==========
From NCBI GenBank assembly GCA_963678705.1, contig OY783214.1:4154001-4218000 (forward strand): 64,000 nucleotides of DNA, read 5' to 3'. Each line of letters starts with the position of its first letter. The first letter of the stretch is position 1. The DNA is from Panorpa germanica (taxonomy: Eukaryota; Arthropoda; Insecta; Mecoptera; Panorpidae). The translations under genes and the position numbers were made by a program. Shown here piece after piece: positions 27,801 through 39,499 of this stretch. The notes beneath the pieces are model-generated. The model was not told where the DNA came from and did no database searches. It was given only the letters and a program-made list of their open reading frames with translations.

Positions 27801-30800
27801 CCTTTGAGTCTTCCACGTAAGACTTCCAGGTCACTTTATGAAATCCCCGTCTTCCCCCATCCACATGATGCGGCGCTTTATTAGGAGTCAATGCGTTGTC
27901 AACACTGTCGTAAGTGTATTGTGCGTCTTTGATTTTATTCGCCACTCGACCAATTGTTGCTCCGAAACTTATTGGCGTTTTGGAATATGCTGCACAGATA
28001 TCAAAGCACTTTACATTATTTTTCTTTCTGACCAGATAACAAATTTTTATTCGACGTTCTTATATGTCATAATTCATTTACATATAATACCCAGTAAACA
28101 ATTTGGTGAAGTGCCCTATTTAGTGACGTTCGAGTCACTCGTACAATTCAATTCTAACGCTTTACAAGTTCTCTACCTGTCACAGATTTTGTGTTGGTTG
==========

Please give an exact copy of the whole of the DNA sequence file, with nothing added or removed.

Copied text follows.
From NCBI GenBank assembly GCA_963678705.1, contig OY783214.1:4154001-4218000 (forward strand): 64,000 nucleotides of DNA, read 5' to 3'. Each line of letters starts with the position of its first letter. The first letter of the stretch is position 1. The DNA is from Panorpa germanica (taxonomy: Eukaryota; Arthropoda; Insecta; Mecoptera; Panorpidae). The translations under genes and the position numbers were made by a program. Shown here piece after piece: positions 27,801 through 39,499 of this stretch. The notes beneath the pieces are model-generated. The model was not told where the DNA came from and did no database searches. It was given only the letters and a program-made list of their open reading frames with translations.

Positions 27801-30800
27801 CCTTTGAGTCTTCCACGTAAGACTTCCAGGTCACTTTATGAAATCCCCGTCTTCCCCCATCCACATGATGCGGCGCTTTATTAGGAGTCAATGCGTTGTC
27901 AACACTGTCGTAAGTGTATTGTGCGTCTTTGATTTTATTCGCCACTCGACCAATTGTTGCTCCGAAACTTATTGGCGTTTTGGAATATGCTGCACAGATA
28001 TCAAAGCACTTTACATTATTTTTCTTTCTGACCAGATAACAAATTTTTATTCGACGTTCTTATATGTCATAATTCATTTACATATAATACCCAGTAAACA
28101 ATTTGGTGAAGTGCCCTATTTAGTGACGTTCGAGTCACTCGTACAATTCAATTCTAACGCTTTACAAGTTCTCTACCTGTCACAGATTTTGTGTTGGTTG